The office of the small-town doctor makes a comeback under the DPC model. There is more privacy with the DPC model. Third party insurance carriers and plan administrators are removed from the equation. A real doctor-patient relationship exists. Lab tests are done in the office with skilled, experienced staff members, who know the patient, taking the time to provide these private services.
DPC has proven to be advantageous to some local small businesses. Some DPC providers offer a corporate membership plan to employers. Business owners whose businesses fell below ACA requirements for providing medical coverage to their employees, could not afford to offer coverage, but still wanted to offer some medical benefit to their employees. The corporations pay for the employee’s monthly membership fee. Spouse and dependent coverage is paid for by the member employee. Companies who have taken advantage of this plan have found their employees to be less stressed due to the affordable and accessible medical care available to their entire families. The employer has employees who are focused on their jobs, are healthier, and are more likely to be at work than at home sick.
Another advantage for both employer and employee is the opportunity to use alternative pain therapies. Two such therapies are “level 4 deep tissue laser” and “horizontal therapy” (developed in Germany and widely used throughout Europe). These alternative treatments may be very effective for acute and chronic pain without the use of opioids or narcotics. Doing this returns the employee to work quickly and safely since this treatment does not impair judgment. The company has a productive employee, and the employee has a full paycheck rather than a partial disability payment. Additionally, these therapies may be able to control pain to a degree where otherwise surgery may have been the only other alternative, again reducing lost time at work for both the employer and employee.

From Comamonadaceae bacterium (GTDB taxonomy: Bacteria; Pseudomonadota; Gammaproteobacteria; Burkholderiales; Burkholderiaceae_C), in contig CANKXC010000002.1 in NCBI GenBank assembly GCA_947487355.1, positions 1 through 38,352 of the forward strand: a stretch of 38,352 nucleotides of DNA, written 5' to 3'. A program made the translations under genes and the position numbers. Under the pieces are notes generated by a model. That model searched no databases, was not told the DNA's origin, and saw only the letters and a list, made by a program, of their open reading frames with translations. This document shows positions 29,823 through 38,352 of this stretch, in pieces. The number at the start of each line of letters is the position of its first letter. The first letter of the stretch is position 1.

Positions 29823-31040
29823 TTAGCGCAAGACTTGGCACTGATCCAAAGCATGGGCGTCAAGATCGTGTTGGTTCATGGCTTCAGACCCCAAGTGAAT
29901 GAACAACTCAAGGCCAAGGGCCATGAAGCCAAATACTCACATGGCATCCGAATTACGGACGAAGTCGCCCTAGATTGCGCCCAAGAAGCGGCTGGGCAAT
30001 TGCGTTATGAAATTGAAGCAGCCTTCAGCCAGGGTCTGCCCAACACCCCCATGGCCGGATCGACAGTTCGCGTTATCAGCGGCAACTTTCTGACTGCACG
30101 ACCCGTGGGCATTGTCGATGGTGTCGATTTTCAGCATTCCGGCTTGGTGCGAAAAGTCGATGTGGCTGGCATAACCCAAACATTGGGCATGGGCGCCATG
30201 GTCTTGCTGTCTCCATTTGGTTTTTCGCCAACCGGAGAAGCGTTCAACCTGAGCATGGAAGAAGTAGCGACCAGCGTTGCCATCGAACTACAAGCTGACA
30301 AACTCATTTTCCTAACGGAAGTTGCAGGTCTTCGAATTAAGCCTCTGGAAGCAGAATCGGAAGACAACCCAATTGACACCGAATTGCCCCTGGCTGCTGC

90% of all health care dollars goes to primary care. DPC offers the opportunity to reduce these costs to a manageable, predetermined amount. By using the corporate employee membership plan, companies can lower their health insurance costs by offering higher deductibles. They know that their employees and families still have affordable access to primary care through their membership.
While DPC providers avoid working with insurance companies to allow for more time with patients, some collaborate with medical cost sharing plans. Medical cost sharing programs are usually faith-based ministries made up of individuals who unite together to support each other financially and spiritually in times of ill health. These plans send the reimbursement for medical costs directly to the member who in turn pays the provider.
The horse and buggy doctor is gone forever. “Dr. Judy”, as I call my Direct Primary Care medical provider, and her staff is bringing the heart back to medicine. There is always a smile inside the waiting area and the exam room. Compassionate, caring, and competent medical care can be found within a Direct Primary Care medical practice.
Reference: Every DPC provider is a little different in their fees and services provided. More information on DPC can be found at http://www.dpcare.org. A listing of organizational member offices is available on this site. Be sure to also check local area resources like Chambers of Commerce for DPC medical providers in your area.